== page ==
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HomeLatest NewsThe CNMV accepts "crooked lines" of Law to avoid punishing Indra

The CNMV accepts “crooked lines” of Law to avoid punishing Indra

Date: February 4, 2023 Time: 06:15:44

Indra is saved from burning on Christmas Eve in his most troubled year since the middle of the last decade. And the National Securities Market Commission (CNMV) dodges an institutional book crisis. The regulatory body chaired by Rodrigo Buenaventura has clung to the loopholes of the Law so as not to punish the company for reaching agreements with its main shareholders. The fact that there are indications that this agreement, about which there is no doubt, has not meant a change in the power of the semi-public company is what allows it to avoid the imposition of a sanction or the requirement to present a takeover bid.

Six months of investigations, with fourteen requests for information and the taking of statements from seventeen people involved in the case, ended in a three-page document approved by the board of directors last Thursday, two days after December 24. A document that can be summed up in a conclusion of three words that can be contradictory: “Yes, but no”. Yes, there are clear indications that there was an agreement between the Amber Capital fund, the manufacturer Sapa and the State Company for Industrial Participations (Sepi) to dismiss the majority of the independent directors who rejected the appointment of Marc Murtra as executive president. But no, he understands that he cannot conclude that there is an agreement for the takeover.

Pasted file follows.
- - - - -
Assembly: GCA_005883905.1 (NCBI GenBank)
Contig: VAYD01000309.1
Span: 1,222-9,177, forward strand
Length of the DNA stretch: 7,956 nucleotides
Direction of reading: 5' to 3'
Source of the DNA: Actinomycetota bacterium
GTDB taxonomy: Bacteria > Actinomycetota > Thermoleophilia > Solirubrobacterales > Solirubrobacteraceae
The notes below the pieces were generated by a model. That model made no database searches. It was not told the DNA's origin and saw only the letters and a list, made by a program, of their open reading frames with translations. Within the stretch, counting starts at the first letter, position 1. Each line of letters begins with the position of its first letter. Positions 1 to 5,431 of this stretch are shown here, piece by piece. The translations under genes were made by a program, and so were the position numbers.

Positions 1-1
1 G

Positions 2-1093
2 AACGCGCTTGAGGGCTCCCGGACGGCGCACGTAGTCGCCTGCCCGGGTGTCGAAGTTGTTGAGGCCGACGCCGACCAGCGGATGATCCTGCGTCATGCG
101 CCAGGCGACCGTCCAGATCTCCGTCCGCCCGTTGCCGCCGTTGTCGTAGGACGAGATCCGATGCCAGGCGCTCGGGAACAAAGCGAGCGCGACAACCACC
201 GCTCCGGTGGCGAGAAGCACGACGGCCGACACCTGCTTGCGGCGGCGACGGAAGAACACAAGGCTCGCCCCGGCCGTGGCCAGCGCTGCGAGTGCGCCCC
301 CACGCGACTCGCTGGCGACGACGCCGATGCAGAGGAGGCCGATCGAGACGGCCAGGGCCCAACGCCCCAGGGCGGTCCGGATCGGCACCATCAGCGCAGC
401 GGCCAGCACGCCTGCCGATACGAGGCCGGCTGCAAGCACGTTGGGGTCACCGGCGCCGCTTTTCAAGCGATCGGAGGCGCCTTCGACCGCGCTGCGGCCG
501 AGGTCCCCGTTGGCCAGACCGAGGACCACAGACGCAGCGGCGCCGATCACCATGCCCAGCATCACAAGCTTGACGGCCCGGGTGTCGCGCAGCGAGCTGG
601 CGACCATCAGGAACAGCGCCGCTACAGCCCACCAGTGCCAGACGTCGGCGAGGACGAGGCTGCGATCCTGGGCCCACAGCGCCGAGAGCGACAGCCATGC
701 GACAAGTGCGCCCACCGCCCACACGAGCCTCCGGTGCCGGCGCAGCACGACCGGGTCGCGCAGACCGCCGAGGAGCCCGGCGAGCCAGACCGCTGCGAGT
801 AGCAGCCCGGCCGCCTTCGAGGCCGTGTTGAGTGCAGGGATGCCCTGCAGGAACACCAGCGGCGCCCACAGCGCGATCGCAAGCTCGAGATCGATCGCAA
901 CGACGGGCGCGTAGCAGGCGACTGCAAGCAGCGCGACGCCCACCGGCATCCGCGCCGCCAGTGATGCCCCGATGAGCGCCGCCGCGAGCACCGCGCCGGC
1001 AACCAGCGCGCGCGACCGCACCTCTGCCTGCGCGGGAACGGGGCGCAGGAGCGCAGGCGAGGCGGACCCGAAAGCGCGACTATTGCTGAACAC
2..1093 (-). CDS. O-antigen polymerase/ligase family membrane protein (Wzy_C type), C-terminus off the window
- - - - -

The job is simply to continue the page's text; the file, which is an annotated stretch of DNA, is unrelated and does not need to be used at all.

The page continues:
It is accredited by the CNMV that these three shareholders “cooperated” to carry out the dismissals of the ‘rogue’ independents led by their former boss, Alberto Terol. And it goes further: it required the “active” participation of the president of Indra, Marc Murtra, with whom several of these directors will visit “persistent discrepancies” in terms of governance since his appointment. There was a tacit agreement, which was in sight from the very moment in which the representative of Amber Capital contributed in his words at that general meeting of shareholders in June that had maintained contacts with the other two partners to “inform” about their intention to propose these ceases. The condition established by the European regulation for the concerted action that affects a large number of members of the management body is fulfilled.

But this cooperation cannot require concerted action, according to the CNMV. He clings to a kind of ‘presumption of innocence’, since not only are there signs of agreement but there are others that, according to his consideration, go in the opposite direction. Point to two of those indices and highlight one of them. The ‘June pact’ was executed, according to their conclusions, only on one occasion and it was not done to remove independent directors and later appoint proprietary directors and thus change the majority of the board of directors. “The weight and profiles and characteristics of these independents have not changed substantially, beyond the renewal of specific people,” he explains.